Despite all the talk of smartphone technology, the Transit Center study found that that staying connected to the internet is not a strong predictor of greater transit use. Instead, the most important reasons that young people are attracted to transit is reliability and speed and the most critical factors in increasing transit use particularly among Millennials relate to the communities where they live. Many, the study finds, would rather live in higher density mixed use neighborhoods. Since shorter work commutes are associated with greater transit use, one way to increase transit patronage is to locate jobs and housing closer together, as well as encouraging a better mix of housing, shops and businesses, all things that also make transit more viable. This is backed up by findings that workers who receive transit benefits from their employers are much more likely to commute by transit than those who do not. Again, having children seem to be much less of a factor. The change in attitudes may truly be generational rather than merely due to temporary economic or social circumstances. The authors conclude that transit providers could increase ridership by focusing on improving service for those in their 30s and 40s who would prefer taking transit but find it inconvenient or the service inadequate. [8]

Employment Trends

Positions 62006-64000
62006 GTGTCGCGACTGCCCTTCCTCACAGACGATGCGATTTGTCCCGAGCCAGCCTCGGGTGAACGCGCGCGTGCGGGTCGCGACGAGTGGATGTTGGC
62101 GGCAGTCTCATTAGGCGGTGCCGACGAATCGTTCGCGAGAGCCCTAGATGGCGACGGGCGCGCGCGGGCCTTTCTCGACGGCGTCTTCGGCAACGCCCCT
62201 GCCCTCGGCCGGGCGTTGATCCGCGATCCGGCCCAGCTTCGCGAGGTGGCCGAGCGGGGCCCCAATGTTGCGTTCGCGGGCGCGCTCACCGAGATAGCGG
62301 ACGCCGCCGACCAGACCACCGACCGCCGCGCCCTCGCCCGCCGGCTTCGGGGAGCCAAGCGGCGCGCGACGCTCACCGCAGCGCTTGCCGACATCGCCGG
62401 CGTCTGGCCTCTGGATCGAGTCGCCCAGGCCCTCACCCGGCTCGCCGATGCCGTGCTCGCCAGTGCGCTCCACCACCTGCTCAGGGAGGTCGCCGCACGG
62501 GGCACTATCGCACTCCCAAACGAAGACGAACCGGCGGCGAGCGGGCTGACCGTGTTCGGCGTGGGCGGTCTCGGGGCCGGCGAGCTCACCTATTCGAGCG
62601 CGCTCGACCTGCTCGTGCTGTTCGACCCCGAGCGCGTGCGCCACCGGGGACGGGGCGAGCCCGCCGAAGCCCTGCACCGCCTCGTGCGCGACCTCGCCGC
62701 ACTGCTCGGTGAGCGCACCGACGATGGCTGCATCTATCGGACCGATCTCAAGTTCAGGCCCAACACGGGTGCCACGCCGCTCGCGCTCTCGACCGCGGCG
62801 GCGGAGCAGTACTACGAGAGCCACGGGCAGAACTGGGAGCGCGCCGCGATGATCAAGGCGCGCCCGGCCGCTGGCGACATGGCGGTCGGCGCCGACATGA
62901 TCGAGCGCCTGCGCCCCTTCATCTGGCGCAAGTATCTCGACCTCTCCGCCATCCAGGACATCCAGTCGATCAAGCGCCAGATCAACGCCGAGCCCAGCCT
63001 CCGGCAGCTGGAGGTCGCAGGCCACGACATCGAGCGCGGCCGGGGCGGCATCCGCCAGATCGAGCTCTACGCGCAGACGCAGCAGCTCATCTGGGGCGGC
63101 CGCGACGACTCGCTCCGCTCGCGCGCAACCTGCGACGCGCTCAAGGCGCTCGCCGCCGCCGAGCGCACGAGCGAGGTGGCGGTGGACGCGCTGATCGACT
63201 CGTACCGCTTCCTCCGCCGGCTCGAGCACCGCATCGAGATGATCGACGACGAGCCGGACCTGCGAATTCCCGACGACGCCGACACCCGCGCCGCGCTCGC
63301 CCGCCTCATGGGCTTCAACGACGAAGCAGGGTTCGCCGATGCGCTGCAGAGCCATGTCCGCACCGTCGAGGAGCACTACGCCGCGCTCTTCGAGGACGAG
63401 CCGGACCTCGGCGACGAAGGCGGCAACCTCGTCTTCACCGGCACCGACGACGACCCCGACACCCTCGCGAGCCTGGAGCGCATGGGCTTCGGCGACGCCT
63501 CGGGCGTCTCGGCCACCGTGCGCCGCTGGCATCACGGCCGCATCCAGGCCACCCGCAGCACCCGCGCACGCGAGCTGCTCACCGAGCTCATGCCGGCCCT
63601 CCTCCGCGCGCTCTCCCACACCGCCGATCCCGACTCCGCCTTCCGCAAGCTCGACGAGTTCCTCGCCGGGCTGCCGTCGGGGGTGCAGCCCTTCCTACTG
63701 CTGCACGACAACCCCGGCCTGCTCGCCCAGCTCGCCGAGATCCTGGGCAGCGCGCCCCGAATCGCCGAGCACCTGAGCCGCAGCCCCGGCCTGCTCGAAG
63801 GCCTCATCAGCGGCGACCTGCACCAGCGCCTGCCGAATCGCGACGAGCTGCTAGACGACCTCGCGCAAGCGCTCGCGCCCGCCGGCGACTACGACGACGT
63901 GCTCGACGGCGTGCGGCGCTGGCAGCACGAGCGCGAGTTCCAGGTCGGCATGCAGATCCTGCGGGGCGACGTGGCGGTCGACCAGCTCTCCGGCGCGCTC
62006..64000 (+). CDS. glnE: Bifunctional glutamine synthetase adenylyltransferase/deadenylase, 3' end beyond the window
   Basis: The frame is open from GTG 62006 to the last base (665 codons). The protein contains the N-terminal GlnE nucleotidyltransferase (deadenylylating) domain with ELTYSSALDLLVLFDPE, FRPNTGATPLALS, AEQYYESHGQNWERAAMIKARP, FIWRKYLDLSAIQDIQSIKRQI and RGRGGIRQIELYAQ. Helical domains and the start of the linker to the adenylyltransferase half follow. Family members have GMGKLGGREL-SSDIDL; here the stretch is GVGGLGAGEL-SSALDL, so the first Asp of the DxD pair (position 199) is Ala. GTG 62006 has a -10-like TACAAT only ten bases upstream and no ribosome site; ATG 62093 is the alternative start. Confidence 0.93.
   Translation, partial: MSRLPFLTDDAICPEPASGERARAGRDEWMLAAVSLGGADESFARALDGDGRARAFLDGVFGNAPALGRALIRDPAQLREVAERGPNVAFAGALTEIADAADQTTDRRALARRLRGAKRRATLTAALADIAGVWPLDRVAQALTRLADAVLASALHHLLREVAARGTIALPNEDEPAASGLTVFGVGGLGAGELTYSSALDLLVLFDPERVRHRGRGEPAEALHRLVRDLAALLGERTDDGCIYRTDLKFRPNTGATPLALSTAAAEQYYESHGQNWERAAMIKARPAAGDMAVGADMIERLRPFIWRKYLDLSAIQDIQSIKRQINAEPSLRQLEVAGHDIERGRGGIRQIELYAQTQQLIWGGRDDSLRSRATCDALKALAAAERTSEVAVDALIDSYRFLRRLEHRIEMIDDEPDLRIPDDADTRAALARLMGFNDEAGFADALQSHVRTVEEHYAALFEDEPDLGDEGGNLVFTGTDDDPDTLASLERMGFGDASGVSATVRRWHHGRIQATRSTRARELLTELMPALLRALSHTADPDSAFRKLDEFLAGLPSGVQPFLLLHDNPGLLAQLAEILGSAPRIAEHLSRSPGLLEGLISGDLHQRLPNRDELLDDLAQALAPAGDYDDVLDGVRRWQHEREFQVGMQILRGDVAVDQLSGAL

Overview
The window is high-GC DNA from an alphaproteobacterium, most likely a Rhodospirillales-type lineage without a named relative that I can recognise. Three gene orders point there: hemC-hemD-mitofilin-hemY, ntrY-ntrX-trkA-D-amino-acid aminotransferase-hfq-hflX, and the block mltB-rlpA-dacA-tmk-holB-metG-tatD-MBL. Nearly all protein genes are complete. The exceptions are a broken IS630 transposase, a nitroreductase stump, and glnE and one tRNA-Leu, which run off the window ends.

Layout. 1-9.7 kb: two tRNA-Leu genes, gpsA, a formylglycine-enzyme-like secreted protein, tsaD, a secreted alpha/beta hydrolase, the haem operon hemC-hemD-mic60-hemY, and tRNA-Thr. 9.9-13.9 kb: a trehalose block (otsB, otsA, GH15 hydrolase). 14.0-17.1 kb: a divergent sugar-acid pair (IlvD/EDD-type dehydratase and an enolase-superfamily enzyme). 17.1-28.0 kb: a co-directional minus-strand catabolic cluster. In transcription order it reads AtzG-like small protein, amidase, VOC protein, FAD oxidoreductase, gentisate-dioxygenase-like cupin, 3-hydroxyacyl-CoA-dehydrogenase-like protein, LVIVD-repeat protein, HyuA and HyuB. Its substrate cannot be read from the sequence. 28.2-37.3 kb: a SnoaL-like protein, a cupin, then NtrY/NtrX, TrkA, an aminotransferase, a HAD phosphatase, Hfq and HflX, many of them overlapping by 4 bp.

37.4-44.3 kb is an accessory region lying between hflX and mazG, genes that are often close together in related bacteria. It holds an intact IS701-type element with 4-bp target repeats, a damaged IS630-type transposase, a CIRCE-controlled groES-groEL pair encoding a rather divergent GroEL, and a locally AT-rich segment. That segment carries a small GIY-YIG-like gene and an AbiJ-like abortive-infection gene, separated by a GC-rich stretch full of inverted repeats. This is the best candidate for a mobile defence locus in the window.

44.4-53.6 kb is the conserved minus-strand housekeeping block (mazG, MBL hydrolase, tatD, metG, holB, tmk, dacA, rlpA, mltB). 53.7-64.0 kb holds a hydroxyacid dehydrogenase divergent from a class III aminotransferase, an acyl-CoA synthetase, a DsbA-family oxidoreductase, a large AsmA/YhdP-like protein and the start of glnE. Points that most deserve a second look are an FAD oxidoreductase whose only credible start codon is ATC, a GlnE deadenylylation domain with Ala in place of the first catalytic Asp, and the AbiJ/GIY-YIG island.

Businesses are also finding that urban living is a critical factor in recruiting new employees. A recent report by the Ohio PIRG Education Fund urged states to expand transportation spending in order to attract and keep young workers.[4] Companies are relocating from suburban car-centric office parks to urban locations accessible to transit to court younger workers who prefer living in urban areas. Traditional office parks are investing in new housing, restaurants, pedestrian amenities, and upgrading bus and shuttle services to meet changing lifestyles. Plans to invest in new rail lines to attract businesses are taking shape in areas such as Northern Virginia, Denver and Phoenix. Even North Carolina’s famous Research Triangle is planning a light rail line to connect to local college campuses. Maryland is looking for ways to better connect existing Metro lines to residential locations and well as promoting more mixed use office parks. One executive noted that “I can’t compete unless they can get to us without driving.”[2]